KEVIN DeQUEIROZ: ORGANIZING ORGANISMS
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It is drizzling and unusually cold for July in Paris. Still, Kevin de Queiroz, his wife, Molly Morris, and half a dozen old friends are huddled at sidewalk caf¿ tables on the rue Linn¿, flush with enthusiasm. In honor of the locale, de Queiroz raises his glass to Carl von Linn¿, the 18th-century Swedish botanist who also went by the name Linnaeus. "He's not the problem," sighs de Queiroz, careful, even among allies, to distinguish between the historical figure and today's rules for naming organisms, which are still largely based on Linnaeus's method. For 20 years, de Queiroz and a core group of like-minded colleagues have argued that Linnean-style classification was fine for the static, divinely created universe of the 18th century but that it just doesn't work in an evolving world. They have spent the past week in Paris, along with some 60 fellow systematic biologists from 11 countries, polishing an alternative.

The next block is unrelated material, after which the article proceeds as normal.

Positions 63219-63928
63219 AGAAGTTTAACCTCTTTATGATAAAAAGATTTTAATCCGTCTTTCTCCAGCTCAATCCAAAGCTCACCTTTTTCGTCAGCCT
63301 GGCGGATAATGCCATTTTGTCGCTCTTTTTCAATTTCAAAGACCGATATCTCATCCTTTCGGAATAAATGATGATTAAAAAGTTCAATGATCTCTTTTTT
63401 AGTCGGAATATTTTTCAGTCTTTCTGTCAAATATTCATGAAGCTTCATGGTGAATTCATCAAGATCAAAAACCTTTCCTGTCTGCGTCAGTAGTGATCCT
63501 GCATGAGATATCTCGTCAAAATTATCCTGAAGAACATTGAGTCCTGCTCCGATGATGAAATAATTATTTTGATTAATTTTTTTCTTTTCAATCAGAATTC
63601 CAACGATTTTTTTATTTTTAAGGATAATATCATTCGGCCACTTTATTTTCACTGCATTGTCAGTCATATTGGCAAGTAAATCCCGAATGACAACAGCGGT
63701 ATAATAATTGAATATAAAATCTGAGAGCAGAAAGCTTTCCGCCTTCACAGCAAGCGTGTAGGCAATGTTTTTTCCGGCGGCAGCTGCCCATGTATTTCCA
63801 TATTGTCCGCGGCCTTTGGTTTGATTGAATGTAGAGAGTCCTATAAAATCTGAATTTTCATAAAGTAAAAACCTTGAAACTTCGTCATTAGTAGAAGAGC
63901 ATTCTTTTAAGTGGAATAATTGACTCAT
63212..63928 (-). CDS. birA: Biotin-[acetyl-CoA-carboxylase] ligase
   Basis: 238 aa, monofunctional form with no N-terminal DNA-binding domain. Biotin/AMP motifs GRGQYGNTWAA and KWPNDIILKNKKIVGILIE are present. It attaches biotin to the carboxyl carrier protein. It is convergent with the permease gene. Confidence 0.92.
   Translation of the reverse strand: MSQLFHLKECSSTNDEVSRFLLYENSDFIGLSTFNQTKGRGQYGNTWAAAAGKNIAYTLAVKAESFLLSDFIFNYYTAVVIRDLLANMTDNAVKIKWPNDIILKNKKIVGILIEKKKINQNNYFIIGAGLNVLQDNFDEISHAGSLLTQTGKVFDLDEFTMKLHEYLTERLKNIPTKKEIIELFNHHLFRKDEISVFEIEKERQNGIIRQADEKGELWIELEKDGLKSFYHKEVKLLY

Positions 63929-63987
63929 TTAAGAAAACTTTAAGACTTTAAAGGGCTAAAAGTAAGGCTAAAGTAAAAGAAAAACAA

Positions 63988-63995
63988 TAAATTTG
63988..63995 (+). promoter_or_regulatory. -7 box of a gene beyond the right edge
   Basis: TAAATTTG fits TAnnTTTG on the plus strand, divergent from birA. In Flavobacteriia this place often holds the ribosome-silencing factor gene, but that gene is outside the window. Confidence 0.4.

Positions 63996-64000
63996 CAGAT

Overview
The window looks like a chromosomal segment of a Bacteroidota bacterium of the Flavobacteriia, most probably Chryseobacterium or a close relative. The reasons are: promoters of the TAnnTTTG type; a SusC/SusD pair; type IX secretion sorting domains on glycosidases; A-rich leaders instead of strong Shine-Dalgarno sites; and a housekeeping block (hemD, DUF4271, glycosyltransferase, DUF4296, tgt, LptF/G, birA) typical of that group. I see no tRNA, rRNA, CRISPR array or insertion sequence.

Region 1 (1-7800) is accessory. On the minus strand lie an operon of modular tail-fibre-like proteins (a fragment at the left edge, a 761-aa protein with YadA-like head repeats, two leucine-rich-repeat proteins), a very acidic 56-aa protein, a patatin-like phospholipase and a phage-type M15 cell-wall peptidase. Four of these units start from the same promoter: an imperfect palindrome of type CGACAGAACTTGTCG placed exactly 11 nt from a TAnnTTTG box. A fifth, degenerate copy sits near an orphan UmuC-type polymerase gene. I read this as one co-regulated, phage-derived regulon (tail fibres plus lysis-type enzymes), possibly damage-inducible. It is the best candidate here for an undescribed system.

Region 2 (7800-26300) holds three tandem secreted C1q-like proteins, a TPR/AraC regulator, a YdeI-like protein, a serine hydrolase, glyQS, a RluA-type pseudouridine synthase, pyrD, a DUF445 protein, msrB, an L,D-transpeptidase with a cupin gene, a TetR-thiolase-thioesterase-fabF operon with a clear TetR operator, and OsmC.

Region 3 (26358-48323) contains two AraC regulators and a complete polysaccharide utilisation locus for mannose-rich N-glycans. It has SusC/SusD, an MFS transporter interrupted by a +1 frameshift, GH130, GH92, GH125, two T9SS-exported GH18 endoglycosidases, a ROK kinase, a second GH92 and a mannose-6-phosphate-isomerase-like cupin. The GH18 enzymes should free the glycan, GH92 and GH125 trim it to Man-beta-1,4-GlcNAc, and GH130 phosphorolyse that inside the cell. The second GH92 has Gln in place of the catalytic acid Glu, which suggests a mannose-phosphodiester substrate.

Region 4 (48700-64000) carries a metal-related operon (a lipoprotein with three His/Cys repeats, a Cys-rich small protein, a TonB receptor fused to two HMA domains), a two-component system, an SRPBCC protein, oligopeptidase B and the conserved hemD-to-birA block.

Their proposed "PhyloCode" is a system for naming organisms based on evolutionary relationships (phylogeny), rather than grouping them by shared characteristics. Instead of arranging such groups in a descending hierarchy of kingdoms, phyla, classes, orders, families and so forth, PhyloCode proponents want to denote groupings descended from a common ancestor. These nested "clades" more accurately depict the reality of the branching tree of life, PhyloCoders contend. The new nomenclature would also provide a language "for scientists to talk about what we really want to talk about," says Jacques Gauthier, who originated the idea with de Queiroz.
This article was originally published with the title What's in a Name?.